A production of this scale necessarily has a pan-Indian, multicultural, multilingual approach. It promises further a delightful amalgam of different genres of music, a variety of colorful costumes, and captivating lighting and set design.

Director: Padma Shree Anruna Mohanty (Bhubaneshwar), Odissi

Co-choreographers: Anitha Guha (Chennai), Bharatanatyam | Janardhan Raj Urs (Bengaluru), Contemporary | Monisha Nayak (New Delhi), Kathak | Pallavi Krishnan (Kerala), Mohiniyattam | Avijit Das (Bengaluru), Kuchupudi | Priti Patel (Kolkata), Manipuri

Purchase Tickets

Admission: $40 (VIP seating, first 5 rows) or $30 (General Admission). Free for 2019 subscription patrons of the Indian Fine Arts Academy of San Diego.

Saptavarna: Seven Shades of Dance is a co-presentation of the CWM’s Odissi Dance School and the Indian Fine Arts Academy of San Diego.

Virtual Encounters: The Traditional Music & Dance of Mindanao, Philippines

The Traditional Music & Dance of Mindanao, Philippines featuring Samahan is the last of six programs in the Center for World Music’s Spring 2021 Virtual Encounters with World Music and Dance series. This presentation of music and dance celebrates Philippine Independence Day 2021. 

The Traditional Music & Dance of the Maguindanao People of Mindanao, Philippines

Featuring Samahan with Ethnomusicologist Bernard Ellorin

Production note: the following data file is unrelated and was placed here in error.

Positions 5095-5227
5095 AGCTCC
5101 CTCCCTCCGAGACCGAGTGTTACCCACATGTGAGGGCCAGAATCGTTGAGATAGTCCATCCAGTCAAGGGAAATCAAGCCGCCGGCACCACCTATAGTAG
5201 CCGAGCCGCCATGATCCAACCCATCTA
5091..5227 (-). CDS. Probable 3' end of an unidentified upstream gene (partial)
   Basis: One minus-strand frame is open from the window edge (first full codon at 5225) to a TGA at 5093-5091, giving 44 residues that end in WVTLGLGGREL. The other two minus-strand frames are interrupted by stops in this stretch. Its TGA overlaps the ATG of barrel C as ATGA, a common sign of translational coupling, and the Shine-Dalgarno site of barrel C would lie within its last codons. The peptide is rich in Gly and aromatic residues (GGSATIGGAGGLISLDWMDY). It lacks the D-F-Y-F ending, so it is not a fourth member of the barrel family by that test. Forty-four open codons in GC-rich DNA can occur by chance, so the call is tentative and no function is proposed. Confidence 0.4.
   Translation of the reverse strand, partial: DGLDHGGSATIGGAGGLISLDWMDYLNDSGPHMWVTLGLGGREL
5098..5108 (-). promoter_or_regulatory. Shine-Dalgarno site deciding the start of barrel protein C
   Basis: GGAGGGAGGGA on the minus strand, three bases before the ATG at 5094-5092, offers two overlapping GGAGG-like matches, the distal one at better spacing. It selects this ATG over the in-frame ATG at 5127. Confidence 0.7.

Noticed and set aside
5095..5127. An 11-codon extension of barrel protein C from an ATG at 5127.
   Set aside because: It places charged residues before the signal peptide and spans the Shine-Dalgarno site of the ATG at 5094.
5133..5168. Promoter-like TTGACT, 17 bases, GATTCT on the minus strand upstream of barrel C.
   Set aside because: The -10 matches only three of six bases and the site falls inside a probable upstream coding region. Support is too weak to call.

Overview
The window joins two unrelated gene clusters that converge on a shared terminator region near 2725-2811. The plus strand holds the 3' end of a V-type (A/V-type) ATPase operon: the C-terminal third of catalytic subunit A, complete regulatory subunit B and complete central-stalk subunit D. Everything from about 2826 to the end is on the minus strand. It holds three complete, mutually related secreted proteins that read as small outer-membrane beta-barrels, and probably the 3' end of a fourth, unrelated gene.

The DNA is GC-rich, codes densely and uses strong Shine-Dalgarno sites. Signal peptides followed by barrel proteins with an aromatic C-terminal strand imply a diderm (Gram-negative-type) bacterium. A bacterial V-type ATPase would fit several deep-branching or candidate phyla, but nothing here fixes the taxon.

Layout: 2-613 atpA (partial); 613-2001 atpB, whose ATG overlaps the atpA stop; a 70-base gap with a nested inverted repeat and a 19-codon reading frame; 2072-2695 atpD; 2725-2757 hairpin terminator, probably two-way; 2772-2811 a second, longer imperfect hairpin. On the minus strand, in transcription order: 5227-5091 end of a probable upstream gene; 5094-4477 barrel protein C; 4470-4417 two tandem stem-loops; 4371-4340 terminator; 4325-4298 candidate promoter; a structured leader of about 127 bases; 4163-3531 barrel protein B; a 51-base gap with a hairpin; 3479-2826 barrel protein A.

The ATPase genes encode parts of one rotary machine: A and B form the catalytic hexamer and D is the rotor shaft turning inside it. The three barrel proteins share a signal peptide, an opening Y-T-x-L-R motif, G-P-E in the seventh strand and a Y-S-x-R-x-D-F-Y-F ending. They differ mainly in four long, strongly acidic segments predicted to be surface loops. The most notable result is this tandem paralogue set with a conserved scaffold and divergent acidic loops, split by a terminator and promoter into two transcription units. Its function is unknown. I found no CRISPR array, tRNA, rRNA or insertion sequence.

Special Guest Appearance by Maguindanao Master Artist Faisal Monal from Cotabato City, Philippines
June 6, 2:00 PM PDT
Free Live Stream– View the Recorded Stream

This music and dance presentation, hosted live, will feature musicians and dancers from the Samahan Filipino American Performing Arts & Education Center and ethnomusicologist Dr. Bernard Ellorin. The program will explore the rich cultural context of the performing arts of the Maguindanao people of Mindanao, Philippines through live discussion and recorded footage of performances. Kulintang musician Kim Kalanduyan-Villanueva, and folk dancer and researcher Nicholas Delmundo-Benton will explore the significance, purpose, and intention of select music and dance pieces. They will also address how the continuation of these art forms in the United States plays an important role in the preservation of the traditional performing arts in the Philippines and for the Filipino diaspora. Dr. Ellorin will provide additional commentary.

These experts will address questions from the audience throughout the program. 

Registration is free. A link to the live stream will be provided in your confirmation email. If you’d like to support the artists and the program, donations will be welcomed.

Download the program notes, here.

About the Presenters

Kim Kalanduyan-Villanueva – kulintang musiciain

Kim Kalanduyan-Villanueva, who identifies as ethnically Maguindanaon, is part of the artistic lineage of kulintang musicians. Kulintang is an ancient instrumental music played on a row of small, horizontally laid gongs that function melodically, accompanied by larger, suspended gongs and drums. Kim’s grandfather, Danongan “Danny” Kalanduyan, was a kulintang master and NEA National Heritage Fellow. He had settled in the San Francisco Bay Area and was critical to the proliferation of the musical form in the United States in the 1970s.